If, in addition, a < s+2 and b < l+2, then for 0 < m < 2,

Lemma 3.2. If -1 < a,b < 1, a < g+2 and b < d+2, then for any v Î (I)Ç,*(I), r Î and r > 2,

In particular, for a = b = 0 and 0 < m< 2,

Lemmas 3.1 and 3.2 come from Theorems 2.3 and 2.5 of [21], respectively.

Lemma 3.3. For any v Î (L)Ç(L) and 0 < m < 2 < r,

Proof. By using (2.12), (2.13) and (3.2), a direct calculation leads to that

Moreover, we use induction to show that for k Î ,

cj being certain positive constants. Hence, < c||v||r,A,L, and so < cN-r||v||r,A,L. For m = 2, we use (2.13) and (3.1) to deduce that

The result with 0 < m < 2 follows from the previous statements and space interpolation.

We now state the main approximation results of this section.

Lemma 3.4.   For any v Î Mr,s(W)Ç(W) and integers r, s > 2,

Proof.   For simplicity of statements, we use the notations

By virtue of (3.4) and (3.5), we deduce that

Similarly

By integration by parts,

Thus, by using (3.7)-(3.9) and the Poincare inequality (2.14), we obtain the desired result (3.6).

Lemma 3.5. For any v Î Mr,s(W)Ç(W) and integers r, s > 2,

Proof. By projection theorem,

Taking f = v, we have from (3.6) and the Poincare inequality (2.14) that

3.2  Proofs of stability and convergence

We are now in position of proving Theorems 2.1 and 2.2. We shall use two embedding inequalities. In fact, for any u,v,w Î (W) (see [22]),

We first prove Theorem 2.1. According to (2.18), the error N,M satisfies the following equation,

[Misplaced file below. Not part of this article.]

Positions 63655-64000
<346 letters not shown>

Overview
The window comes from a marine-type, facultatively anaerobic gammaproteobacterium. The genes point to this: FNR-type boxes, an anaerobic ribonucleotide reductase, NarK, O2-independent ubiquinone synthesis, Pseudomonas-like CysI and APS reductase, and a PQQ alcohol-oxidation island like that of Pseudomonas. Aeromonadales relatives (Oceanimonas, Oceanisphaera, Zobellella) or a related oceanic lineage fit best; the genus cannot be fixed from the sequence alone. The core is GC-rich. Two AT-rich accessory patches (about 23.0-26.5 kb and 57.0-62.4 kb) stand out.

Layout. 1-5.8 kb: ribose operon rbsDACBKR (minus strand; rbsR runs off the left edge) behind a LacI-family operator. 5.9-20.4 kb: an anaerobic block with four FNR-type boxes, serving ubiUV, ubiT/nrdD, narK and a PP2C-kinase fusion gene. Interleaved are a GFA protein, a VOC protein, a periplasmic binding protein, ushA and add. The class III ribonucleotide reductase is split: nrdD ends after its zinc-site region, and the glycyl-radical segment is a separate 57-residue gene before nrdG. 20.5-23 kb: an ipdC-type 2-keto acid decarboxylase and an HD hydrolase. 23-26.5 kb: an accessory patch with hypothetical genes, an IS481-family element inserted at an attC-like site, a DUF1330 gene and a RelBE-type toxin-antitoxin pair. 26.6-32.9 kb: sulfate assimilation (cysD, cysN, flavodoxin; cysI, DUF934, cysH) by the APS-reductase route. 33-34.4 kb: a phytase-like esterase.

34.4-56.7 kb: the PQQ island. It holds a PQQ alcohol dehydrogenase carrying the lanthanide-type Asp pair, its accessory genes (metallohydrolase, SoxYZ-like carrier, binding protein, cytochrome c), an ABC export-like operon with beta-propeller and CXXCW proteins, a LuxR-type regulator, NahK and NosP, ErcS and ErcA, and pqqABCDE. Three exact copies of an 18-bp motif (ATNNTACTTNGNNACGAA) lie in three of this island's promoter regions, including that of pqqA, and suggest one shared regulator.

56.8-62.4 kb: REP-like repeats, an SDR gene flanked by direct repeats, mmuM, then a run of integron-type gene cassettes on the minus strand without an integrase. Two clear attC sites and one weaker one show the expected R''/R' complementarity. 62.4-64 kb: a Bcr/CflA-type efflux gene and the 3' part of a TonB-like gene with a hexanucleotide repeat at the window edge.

Take f = 2N,M in (3.13). It follows from (2.17) that

Thanks to (2.17), (3.12) and the Cauchy inequality,

By the Poincare inequality (2.14),

Consequently, (3.14) reads

Finally, integrating (3.15) with respect to t and using the Gronwall inequality, we reach the desired result in Theorem 2.1.

We next prove Theorem 2.2. For simplicity, we focus on the case u0,N,M = U0. Let UN,M = U. We have from (2.16) that

where

Further, let N,M = uN,M-UN,M. Then subtracting (3.16) from (2.18) yields that

where G4(f,t) = -J(UN,M(t),N,M(t),f). In addition, N,M(0) = 0. Take f = 2N,M in (3.17). Then we use (2.17) to deduce that

Next, we estimate |Gj(N,M,t)|, 1 < j < 4. By the Cauchy inequality and integration by parts, we deduce that

By using (3.11) and the Cauchy inequality,

Similarly,

Also, using (3.12) gives that

Furthermore, due to (3.10), we assert that

Substituting (3.19)-(3.25) into (3.18), we obtain that

where

Integrating the above with respect to t and using the Gronwall inequality, we obtain that

This leads to the desired result in Theorem 2.2.

Remark 3.1. If we take u0,N,M = PN,MU0 or U0, then we can follow the same line of proof as in the above to obtain similar results.

 

4 Concluding remarks